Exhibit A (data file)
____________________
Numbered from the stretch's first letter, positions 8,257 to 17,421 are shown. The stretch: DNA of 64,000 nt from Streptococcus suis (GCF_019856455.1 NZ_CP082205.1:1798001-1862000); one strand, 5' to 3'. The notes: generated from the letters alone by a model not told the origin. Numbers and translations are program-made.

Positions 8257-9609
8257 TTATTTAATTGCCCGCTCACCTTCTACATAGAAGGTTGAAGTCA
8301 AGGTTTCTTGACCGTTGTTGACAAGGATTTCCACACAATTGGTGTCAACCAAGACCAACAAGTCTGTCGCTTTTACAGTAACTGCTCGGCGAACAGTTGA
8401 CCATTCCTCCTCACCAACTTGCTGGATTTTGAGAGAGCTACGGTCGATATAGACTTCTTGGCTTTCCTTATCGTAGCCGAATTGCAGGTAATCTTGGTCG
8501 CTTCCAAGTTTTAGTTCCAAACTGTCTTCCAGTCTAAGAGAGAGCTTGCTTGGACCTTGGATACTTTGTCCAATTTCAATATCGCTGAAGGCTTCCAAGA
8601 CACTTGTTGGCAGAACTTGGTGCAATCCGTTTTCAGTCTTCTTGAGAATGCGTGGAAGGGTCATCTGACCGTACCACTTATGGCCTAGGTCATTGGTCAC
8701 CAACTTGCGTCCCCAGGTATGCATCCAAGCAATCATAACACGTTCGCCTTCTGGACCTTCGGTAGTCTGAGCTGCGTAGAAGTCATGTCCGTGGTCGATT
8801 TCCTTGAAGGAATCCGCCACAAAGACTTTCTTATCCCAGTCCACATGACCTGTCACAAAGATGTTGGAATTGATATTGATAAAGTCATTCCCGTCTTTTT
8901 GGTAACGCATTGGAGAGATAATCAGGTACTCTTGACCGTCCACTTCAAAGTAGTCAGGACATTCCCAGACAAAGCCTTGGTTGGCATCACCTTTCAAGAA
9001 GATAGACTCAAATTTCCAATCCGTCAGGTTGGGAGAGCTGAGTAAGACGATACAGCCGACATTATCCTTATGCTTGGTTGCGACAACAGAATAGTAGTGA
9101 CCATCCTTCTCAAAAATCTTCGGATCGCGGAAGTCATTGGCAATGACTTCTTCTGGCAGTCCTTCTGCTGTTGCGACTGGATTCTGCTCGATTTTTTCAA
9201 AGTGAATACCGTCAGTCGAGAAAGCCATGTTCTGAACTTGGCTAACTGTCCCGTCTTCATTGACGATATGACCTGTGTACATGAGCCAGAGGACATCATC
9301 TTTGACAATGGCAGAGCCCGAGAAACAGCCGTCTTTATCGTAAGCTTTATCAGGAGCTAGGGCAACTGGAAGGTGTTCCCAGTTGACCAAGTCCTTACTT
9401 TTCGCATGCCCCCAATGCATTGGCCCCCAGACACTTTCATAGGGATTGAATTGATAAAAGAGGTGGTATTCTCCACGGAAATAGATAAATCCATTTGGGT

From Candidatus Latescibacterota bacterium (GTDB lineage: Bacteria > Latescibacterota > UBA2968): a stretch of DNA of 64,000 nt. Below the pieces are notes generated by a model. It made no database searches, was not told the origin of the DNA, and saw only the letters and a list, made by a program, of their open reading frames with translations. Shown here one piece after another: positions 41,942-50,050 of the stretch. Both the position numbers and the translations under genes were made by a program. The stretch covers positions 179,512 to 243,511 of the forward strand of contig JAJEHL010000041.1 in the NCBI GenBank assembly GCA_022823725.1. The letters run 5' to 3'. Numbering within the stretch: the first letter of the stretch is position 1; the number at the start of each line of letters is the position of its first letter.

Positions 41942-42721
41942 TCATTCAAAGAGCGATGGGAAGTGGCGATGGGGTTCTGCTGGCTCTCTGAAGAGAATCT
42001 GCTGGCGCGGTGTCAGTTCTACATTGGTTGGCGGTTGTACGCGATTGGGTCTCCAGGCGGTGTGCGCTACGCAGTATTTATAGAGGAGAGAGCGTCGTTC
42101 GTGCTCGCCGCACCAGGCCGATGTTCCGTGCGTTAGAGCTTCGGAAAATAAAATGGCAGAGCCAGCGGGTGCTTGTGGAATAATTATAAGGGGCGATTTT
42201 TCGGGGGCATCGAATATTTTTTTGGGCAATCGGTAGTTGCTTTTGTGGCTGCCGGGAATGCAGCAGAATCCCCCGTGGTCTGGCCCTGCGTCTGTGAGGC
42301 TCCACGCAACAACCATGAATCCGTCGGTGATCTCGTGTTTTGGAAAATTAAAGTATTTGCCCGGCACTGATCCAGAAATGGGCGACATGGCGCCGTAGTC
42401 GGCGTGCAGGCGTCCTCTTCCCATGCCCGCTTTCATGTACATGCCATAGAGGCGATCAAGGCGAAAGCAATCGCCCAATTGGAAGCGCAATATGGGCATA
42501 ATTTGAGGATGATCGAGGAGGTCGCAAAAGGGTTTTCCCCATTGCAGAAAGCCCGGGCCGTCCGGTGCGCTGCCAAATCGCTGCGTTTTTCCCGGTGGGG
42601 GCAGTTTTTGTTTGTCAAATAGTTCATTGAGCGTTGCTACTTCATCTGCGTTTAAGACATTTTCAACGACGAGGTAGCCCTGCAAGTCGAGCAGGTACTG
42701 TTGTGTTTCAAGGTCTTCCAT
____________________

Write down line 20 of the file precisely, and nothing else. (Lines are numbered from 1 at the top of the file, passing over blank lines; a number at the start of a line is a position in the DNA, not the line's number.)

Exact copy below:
42101 GTGCTCGCCGCACCAGGCCGATGTTCCGTGCGTTAGAGCTTCGGAAAATAAAATGGCAGAGCCAGCGGGTGCTTGTGGAATAATTATAAGGGGCGATTTT